Pippa Murray
0 recipes
Published by
Quadrille Publishing
Adrian Lawrence

Hi! My name’s Pip and I’m the founder of Pip & Nut.

The observant readers amongst you may have guessed that Pip & Nut make nut butter. Not just any nut butter, mind. Our nut butter is 100% natural, free of nasty things like palm oil and sugars, and tastes bloomin’ amazing. What started a few years ago as just a twinkle in my eye, a few bags of nuts and a pretty swish blender in my kitchen in North London, has grown into a brand that is now being stocked in lots of shops around the UK and Ireland, and has now given me the opportunity to write this recipe book.

But what spurred me to start Pip & Nut? Well, it came about through my combined love of two things: running and nut butter. Bit random, I know, so let me explain the connection. I spend a large amount of my free time running, sometimes short runs, other times marathons, and I like eating nut butter as my post-run reward. Not only do I love the stuff, but the fact that it is high in protein means that it’s pretty good at giving me a bit more energy to help me run that little bit faster. Or at least that’s my excuse. However, when looking at the products available to me in supermarkets I noticed many had palm oils and sugars in there. Not being that happy about this, I decided it was time to bring something better to the table. Literally.

I got my blender out, played around with different nuts and flavours and started taking my kitchen-table experiments to markets at weekends. Lots of samples and satisfied customers later, I decided to take the plunge and scale up to get the products to more people. And the rest, as they say, is history.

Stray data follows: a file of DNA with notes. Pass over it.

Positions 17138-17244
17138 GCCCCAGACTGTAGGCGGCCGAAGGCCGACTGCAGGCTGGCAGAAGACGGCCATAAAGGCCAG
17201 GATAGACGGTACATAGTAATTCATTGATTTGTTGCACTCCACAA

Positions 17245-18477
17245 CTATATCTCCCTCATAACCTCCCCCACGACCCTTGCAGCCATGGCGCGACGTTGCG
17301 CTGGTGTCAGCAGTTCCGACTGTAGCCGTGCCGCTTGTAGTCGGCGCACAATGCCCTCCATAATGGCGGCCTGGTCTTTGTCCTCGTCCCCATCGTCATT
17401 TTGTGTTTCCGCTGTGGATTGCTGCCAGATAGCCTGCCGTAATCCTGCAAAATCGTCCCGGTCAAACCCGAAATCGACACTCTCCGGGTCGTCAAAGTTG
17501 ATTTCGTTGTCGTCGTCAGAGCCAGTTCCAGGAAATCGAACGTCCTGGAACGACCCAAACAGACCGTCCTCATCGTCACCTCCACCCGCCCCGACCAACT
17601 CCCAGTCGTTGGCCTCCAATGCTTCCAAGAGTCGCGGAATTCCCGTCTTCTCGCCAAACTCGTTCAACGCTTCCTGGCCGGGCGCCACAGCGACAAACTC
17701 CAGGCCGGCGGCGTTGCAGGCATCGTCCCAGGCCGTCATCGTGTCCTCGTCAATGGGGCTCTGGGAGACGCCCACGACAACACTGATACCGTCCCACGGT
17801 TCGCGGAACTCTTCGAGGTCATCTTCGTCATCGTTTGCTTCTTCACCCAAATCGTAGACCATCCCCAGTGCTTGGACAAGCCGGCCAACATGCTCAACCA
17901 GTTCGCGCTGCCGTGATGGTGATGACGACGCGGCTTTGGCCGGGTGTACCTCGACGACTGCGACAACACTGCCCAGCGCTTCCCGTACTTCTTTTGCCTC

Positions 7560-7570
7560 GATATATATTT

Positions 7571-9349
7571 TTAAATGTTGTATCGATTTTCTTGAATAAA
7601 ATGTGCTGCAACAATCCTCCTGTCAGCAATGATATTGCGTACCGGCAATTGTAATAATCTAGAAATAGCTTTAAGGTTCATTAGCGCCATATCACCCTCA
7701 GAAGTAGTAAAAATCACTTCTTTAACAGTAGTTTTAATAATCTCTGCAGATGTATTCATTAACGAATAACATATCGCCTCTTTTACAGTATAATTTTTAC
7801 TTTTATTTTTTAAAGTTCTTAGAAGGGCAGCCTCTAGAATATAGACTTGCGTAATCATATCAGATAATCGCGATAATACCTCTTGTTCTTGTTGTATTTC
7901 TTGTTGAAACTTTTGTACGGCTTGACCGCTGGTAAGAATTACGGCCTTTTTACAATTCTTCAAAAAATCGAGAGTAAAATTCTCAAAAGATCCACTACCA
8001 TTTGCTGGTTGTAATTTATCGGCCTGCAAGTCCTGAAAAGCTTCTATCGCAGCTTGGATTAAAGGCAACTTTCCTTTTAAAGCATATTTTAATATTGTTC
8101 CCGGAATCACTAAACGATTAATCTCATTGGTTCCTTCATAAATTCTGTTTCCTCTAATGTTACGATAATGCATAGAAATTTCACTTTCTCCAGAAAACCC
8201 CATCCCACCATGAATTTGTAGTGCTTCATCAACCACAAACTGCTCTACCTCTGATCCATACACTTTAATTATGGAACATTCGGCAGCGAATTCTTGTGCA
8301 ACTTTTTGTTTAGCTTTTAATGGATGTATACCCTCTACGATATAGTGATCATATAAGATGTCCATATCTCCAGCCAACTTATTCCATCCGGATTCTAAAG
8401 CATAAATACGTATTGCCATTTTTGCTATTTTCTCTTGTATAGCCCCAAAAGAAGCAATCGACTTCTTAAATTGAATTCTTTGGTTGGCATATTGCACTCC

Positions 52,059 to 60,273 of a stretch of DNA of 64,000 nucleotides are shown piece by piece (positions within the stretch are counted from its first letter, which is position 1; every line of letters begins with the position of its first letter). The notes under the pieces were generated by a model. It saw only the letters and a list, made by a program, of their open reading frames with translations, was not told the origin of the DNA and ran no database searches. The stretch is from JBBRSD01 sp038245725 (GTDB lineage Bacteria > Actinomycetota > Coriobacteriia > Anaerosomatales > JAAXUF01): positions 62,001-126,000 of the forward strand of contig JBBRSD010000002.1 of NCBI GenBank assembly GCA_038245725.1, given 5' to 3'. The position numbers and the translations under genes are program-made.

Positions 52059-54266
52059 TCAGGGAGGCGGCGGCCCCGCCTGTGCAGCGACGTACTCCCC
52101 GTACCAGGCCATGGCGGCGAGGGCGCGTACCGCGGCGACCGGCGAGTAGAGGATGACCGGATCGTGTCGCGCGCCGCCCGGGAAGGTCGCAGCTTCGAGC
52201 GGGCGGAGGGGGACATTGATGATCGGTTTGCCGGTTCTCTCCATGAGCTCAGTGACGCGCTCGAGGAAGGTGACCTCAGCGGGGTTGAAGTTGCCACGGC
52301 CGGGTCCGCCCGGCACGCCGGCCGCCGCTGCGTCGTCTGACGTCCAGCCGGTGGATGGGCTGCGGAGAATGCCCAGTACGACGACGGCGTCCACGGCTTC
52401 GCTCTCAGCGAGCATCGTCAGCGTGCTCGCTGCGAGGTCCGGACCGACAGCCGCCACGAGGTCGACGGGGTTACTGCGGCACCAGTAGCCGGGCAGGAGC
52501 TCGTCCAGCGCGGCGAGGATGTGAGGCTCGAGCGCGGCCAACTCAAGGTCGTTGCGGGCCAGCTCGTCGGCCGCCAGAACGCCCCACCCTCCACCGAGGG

Whilst Pip & Nut is a company that sets out, first and foremost, to bring you delicious nut butter (you’re welcome), the founding principles behind our company go a little bit deeper than that. We’re big believers that food, and in particular healthy food, should never, ever be boring. You shouldn’t feel like you’ve made a sacrifice by choosing a healthier option. Food should be a joy to make and then eat.

That’s why I’m super-proud of this book. It stands for the fact that from a healthy product – nut butter – you can create incredibly tasty dishes. Some of these recipes you could say are pretty ‘good’, while others you’d probably class as a bit ‘naughty’; but you can safely say that you’ll never describe them as bland.

And yes, whilst nut butter as an ingredient is healthy – it’s just nuts, after all – there are a few key things I hope you notice when flicking through this book: that nut butter is really versatile and that you can have a lot of fun experimenting with it; that there’s more to nut butter than just spreading some on a slice of plain white toast for breakfast; that actually you can pep up your morning smoothie before work, add it to your weekend baking or use it to give your evening meal a boost.

So what are you waiting for? Get cracking (I had to get a nut pun in there somewhere. It’ll be the only one I promise!).

It’s the nuts

It’s not often that nuts get attention. Perhaps it’s because their more colourful friends – fruit – take all the limelight. But seeing as this is a nut butter cookbook, we didn’t think we could start without giving you the low-down on nuts. So, bananas, mangoes, apples, raspberries: move aside. It’s time to talk nuts.

There are a lot of different types of nuts out there and also lots of nuts that are masquerading as seeds*. Below you’ll find a run through of the key nuts that crop up in this book, a bit of information about the nutritional benefits behind them and a fact for you to share with your friends down the pub. They’ll be impressed. Well, kind of.

* Without making things too complicated we’ve asterisked the ones that claim they are a nut but are actually a seed or legume!


Where are they grown? The fact that over 80% of the world’s almonds come from sunny California means they’re a pretty big deal out there. So big they’ve got their very own association, “Almond Board of California”. Fancy!